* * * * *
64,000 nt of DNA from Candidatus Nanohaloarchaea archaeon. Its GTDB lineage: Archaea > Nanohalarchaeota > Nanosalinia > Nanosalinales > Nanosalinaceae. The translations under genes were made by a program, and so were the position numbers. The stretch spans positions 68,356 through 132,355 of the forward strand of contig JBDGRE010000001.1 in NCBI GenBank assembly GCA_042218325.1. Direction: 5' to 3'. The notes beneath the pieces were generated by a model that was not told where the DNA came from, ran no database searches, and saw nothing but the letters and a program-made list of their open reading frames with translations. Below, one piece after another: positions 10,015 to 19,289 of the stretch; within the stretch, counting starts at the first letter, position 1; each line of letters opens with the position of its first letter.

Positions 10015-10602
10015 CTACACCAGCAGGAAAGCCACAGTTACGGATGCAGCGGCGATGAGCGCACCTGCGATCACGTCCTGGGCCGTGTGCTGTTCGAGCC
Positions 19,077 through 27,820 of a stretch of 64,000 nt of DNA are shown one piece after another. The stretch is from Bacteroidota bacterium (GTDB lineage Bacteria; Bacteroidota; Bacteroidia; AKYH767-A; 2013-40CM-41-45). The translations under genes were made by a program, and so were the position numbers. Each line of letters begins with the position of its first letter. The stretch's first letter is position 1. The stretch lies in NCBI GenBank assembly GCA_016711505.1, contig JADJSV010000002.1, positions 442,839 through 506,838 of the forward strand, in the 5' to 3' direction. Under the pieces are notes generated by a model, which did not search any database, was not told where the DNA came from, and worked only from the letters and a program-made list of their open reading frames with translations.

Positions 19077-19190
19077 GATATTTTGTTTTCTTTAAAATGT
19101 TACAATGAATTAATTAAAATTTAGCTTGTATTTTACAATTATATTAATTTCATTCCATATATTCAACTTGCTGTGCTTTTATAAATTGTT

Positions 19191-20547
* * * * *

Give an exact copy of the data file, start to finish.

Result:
64,000 nt of DNA from Candidatus Nanohaloarchaea archaeon. Its GTDB lineage: Archaea > Nanohalarchaeota > Nanosalinia > Nanosalinales > Nanosalinaceae. The translations under genes were made by a program, and so were the position numbers. The stretch spans positions 68,356 through 132,355 of the forward strand of contig JBDGRE010000001.1 in NCBI GenBank assembly GCA_042218325.1. Direction: 5' to 3'. The notes beneath the pieces were generated by a model that was not told where the DNA came from, ran no database searches, and saw nothing but the letters and a program-made list of their open reading frames with translations. Below, one piece after another: positions 10,015 to 19,289 of the stretch; within the stretch, counting starts at the first letter, position 1; each line of letters opens with the position of its first letter.

Positions 10015-10602
10015 CTACACCAGCAGGAAAGCCACAGTTACGGATGCAGCGGCGATGAGCGCACCTGCGATCACGTCCTGGGCCGTGTGCTGTTCGAGCC
Positions 19,077 through 27,820 of a stretch of 64,000 nt of DNA are shown one piece after another. The stretch is from Bacteroidota bacterium (GTDB lineage Bacteria; Bacteroidota; Bacteroidia; AKYH767-A; 2013-40CM-41-45). The translations under genes were made by a program, and so were the position numbers. Each line of letters begins with the position of its first letter. The stretch's first letter is position 1. The stretch lies in NCBI GenBank assembly GCA_016711505.1, contig JADJSV010000002.1, positions 442,839 through 506,838 of the forward strand, in the 5' to 3' direction. Under the pieces are notes generated by a model, which did not search any database, was not told where the DNA came from, and worked only from the letters and a program-made list of their open reading frames with translations.

Positions 19077-19190
19077 GATATTTTGTTTTCTTTAAAATGT
19101 TACAATGAATTAATTAAAATTTAGCTTGTATTTTACAATTATATTAATTTCATTCCATATATTCAACTTGCTGTGCTTTTATAAATTGTT

Positions 19191-20547